Pope’s 1st clarion call: Protect creation

Paterno R. Esmaquel II

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(3rd UPDATE) In his inaugural homily, Pope Francis stays true to his name, which comes from a 12th-century saint associated with love for the environment

CHARISMATIC PONTIFF. Before his homily about care for creation, Pope Francis stops to kiss a sick man during his inaugural procession. Photo from Vatican Radio's Facebook page

MANILA, Philippines (3rd UPDATE) – True to his name, Pope Francis on Tuesday, March 19, sounded a call to protect “the beauty of creation” during the two-hour ritual to install the 266th leader of the Catholic Church.

“Let us be protectors of creation, protectors of God’s plan inscribed in nature, protectors of one another and of the environment. Let us not allow omens of destruction and death to accompany the advance of this world!” said Francis, whose name comes from a 12th-century saint associated with love for creation.

Facing hundreds of world leaders, including Philippine Vice President Jejomar Binay, Francis made this call especially to “all those who have positions of responsibility in economic, political, and social life, and all men and women of goodwill.”

“But to be protectors,” he added, “we also have to keep watch over ourselves! Let us not forget that hatred, envy, and pride defile our lives!”

INSTALLATION RITES. Thousands of Catholics attend the rites to official begin Pope Francis' papacy. Photo from AFP

“Being protectors, then, also means keeping watch over our emotions, over our hearts, because they are the seat of good and evil intentions: intentions that build up and tear down!” Francis explained, addressing a world that faces problems like climate change.

He said this call is not for Christians alone, but for every human being.

“It means respecting each of God’s creatures and respecting the environment in which we live. It means protecting people, showing loving concern for each and every person, especially children, the elderly, those in need, who are often the last we think about. It means caring for one another in our families: husbands and wives first protect one another, and then, as parents, they care for their children, and children themselves, in time, protect their parents. It means building sincere friendships in which we protect one another in trust, respect, and goodness,” the Pope said.

“In the end, everything has been entrusted to our protection, and all of us are responsible for it. Be protectors of God’s gifts!”

‘Goodness, tenderness’

He linked this message to St Joseph, whose feast Catholics celebrate also on Tuesday. He said protecting creation “demands goodness” and “calls for a certain tenderness,” like St Joseph’s. 

“We must not be afraid of goodness, of tenderness!” he said. (Watch the entire ritual below.)

Francis also spoke about authentic power, in light of his new ministry as Supreme Pontiff.

“Let us never forget that authentic power is service, and that the Pope too, when exercising power, must enter ever more fully into that service which has its radiant culmination on the Cross,” the Pope said.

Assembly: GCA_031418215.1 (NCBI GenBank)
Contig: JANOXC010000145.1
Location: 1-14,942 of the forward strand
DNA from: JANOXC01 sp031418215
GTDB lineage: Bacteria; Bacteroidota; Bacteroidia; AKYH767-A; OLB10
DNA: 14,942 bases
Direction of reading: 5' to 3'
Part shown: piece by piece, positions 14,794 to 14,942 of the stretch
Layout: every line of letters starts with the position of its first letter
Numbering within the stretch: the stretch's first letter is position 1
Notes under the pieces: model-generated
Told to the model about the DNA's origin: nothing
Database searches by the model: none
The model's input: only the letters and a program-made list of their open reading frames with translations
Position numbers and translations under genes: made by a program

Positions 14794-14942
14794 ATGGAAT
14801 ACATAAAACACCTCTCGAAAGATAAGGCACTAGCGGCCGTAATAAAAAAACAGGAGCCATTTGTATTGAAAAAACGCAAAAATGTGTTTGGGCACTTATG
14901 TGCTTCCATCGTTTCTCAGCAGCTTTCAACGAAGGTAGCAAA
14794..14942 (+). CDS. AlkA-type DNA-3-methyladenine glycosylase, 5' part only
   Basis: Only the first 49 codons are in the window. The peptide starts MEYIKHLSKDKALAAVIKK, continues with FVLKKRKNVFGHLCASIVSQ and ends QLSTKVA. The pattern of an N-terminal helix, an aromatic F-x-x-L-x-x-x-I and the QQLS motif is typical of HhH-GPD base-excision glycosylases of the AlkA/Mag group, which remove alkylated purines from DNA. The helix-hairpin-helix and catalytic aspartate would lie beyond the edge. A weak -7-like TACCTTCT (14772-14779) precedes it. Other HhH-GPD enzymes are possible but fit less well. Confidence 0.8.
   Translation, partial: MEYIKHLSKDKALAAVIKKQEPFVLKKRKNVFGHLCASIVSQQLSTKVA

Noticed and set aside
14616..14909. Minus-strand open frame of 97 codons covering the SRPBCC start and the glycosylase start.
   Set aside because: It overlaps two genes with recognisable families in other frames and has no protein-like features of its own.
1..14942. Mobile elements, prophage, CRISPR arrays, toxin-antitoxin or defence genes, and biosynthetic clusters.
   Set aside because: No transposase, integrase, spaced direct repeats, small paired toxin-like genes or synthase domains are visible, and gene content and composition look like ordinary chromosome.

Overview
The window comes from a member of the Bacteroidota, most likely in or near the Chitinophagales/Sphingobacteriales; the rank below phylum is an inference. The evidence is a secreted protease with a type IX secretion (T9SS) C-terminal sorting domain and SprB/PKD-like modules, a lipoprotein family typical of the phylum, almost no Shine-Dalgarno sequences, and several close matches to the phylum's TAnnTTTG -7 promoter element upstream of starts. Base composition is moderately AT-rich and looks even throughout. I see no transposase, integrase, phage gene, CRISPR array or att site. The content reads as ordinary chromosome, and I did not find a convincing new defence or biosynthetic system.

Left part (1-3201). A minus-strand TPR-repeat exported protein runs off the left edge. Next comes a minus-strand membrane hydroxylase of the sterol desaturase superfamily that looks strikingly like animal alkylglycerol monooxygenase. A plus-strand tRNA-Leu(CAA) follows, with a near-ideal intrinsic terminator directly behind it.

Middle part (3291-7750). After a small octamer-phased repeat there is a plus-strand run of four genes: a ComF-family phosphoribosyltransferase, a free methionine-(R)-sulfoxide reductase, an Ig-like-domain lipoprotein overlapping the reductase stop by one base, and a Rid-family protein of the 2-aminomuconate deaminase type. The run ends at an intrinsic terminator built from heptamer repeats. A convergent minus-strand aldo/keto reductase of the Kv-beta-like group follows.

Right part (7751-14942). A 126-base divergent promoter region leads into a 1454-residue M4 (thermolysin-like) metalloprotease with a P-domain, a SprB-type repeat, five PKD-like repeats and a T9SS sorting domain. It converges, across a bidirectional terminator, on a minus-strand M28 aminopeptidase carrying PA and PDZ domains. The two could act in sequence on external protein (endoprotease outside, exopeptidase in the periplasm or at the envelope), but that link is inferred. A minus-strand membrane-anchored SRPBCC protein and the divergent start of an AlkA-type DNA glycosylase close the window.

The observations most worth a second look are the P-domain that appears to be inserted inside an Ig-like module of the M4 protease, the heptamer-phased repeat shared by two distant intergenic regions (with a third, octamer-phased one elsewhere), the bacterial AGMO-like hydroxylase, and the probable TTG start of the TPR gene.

He added: “He must be inspired by the lowly, concrete, and faithful service which marked Saint Joseph and, like him, he must open his arms to protect all of God’s people and embrace with tender affection the whole of humanity, especially the poorest, the weakest, the least important, those whom Matthew lists in the final judgment on love: the hungry, the thirsty, the stranger, the naked, the sick, and those in prison.”

“Only those who serve with love are able to protect!”

PRO-ENVIRONMENT. Pope Francis emphasizes love for creation in his inaugural homily on March 12. Photo from AFP

The Pope has said he chose to name himself after Francis of Assisi, a saint whom he described as “the man of poverty, the man of peace, the man who loves and safeguards creation.”

“In this moment when our relationship with creation is not so good – right? – he is the man who gives us this spirit of peace, the poor man… Oh, how I wish for a Church that is poor and for the poor,” Francis said in an interview with reporters in Vatican City.

The first Latin American and Jesuit pope, Francis is considered a champion of the poor.

Open-air popemobile

Earlier on Tuesday, the low-key Francis defied security concerns, and rode an open-air popemobile on his way to St Peter’s Square. He stunned Catholics who got used to pontiffs riding bulletproof vehicles, such as Benedict XVI and the late John Paul II.

SECURITY NIGHTMARE? Pope Francis rides an open-air popemobile. Photo from AFP

In several instances, the Pope stopped to touch or greet those attending the ritual, including a child and a sick man.

Before the Mass, Francis prayed before the tomb of St Peter, and received symbols of the papacy – a pallium that represents the Good Shepherd and a gold-plated silver ring, based on an old model, which he chose over a version customized for him. (Read: Pope’s inauguration in 3 symbols.)

FISHERMAN'S RING. Pope Francis chooses to use a previously designed gold-plated silver ring instead of one customized for him. Photo from AFP

For the past few days, the first Latin American Pope has broken several customs to promote a simpler Church.

When he first appeared at the Vatican balcony, for instance, Francis wore a simple papal cassock as opposed to more elaborate robes donned by previous popes.

He also asked the world’s 1.2 billion Catholics to pray for him first, before he gave them his blessing. – Rappler.com


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Paterno R. Esmaquel II

Paterno R. Esmaquel II, news editor of Rappler, specializes in covering religion and foreign affairs. He finished MA Journalism in Ateneo and MSc Asian Studies (Religions in Plural Societies) at RSIS, Singapore. For story ideas or feedback, email pat.esmaquel@rappler.com